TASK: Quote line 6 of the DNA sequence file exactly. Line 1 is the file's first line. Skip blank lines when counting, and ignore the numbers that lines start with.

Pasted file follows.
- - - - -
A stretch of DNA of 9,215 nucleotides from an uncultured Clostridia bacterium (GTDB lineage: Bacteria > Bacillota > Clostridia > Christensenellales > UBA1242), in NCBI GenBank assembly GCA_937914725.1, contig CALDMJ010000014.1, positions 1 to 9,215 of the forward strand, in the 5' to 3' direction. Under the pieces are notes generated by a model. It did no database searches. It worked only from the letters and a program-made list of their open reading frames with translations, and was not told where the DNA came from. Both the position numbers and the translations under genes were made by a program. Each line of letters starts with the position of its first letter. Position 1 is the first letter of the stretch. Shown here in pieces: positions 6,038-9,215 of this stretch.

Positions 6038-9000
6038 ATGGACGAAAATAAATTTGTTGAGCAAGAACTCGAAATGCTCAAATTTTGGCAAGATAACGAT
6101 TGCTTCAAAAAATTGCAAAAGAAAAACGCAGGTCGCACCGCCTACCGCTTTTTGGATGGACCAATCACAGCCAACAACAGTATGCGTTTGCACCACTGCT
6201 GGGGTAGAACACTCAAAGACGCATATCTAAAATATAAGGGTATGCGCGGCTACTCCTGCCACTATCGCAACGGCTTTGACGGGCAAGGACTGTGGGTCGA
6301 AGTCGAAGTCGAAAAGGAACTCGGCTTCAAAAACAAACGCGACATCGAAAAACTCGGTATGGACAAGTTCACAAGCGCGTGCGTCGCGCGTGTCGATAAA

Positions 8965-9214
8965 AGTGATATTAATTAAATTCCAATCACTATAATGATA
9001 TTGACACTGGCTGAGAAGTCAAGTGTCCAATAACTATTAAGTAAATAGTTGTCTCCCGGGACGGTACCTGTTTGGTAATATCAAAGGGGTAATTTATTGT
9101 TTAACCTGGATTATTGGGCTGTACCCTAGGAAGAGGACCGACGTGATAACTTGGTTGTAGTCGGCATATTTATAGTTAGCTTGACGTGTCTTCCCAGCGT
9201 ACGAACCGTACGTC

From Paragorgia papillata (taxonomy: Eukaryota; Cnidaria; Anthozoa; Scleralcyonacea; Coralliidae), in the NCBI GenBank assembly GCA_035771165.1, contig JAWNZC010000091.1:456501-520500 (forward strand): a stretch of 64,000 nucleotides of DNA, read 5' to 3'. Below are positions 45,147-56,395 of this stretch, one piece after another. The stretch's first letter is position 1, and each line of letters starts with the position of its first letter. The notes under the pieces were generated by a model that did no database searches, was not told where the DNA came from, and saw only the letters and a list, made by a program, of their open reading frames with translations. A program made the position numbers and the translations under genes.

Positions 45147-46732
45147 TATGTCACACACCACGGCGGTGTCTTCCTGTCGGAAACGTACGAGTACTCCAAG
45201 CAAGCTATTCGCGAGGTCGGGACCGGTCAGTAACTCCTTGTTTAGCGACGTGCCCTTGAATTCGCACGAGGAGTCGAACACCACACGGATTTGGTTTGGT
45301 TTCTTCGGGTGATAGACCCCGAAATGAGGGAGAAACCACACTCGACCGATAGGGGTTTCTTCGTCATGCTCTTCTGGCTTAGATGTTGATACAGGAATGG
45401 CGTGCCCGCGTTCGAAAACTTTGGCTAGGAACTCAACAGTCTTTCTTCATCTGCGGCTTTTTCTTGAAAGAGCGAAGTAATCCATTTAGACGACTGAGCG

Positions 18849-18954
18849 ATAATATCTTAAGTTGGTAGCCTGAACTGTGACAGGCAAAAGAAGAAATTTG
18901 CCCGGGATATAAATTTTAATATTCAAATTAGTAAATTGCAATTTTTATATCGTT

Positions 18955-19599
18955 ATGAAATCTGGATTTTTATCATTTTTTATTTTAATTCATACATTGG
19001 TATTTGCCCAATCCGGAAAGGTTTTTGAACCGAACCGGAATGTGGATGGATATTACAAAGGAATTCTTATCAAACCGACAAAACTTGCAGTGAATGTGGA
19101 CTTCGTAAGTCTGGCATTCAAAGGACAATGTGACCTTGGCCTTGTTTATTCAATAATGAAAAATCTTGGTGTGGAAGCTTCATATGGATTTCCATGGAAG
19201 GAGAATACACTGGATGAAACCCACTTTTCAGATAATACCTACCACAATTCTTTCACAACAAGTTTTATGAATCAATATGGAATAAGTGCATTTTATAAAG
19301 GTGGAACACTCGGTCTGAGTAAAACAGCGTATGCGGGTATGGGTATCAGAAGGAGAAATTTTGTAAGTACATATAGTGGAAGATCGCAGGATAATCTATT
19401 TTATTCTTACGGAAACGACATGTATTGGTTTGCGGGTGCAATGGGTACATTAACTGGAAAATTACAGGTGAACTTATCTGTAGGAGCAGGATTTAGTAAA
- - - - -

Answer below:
6301 AGTCGAAGTCGAAAAGGAACTCGGCTTCAAAAACAAACGCGACATCGAAAAACTCGGTATGGACAAGTTCACAAGCGCGTGCGTCGCGCGTGTCGATAAA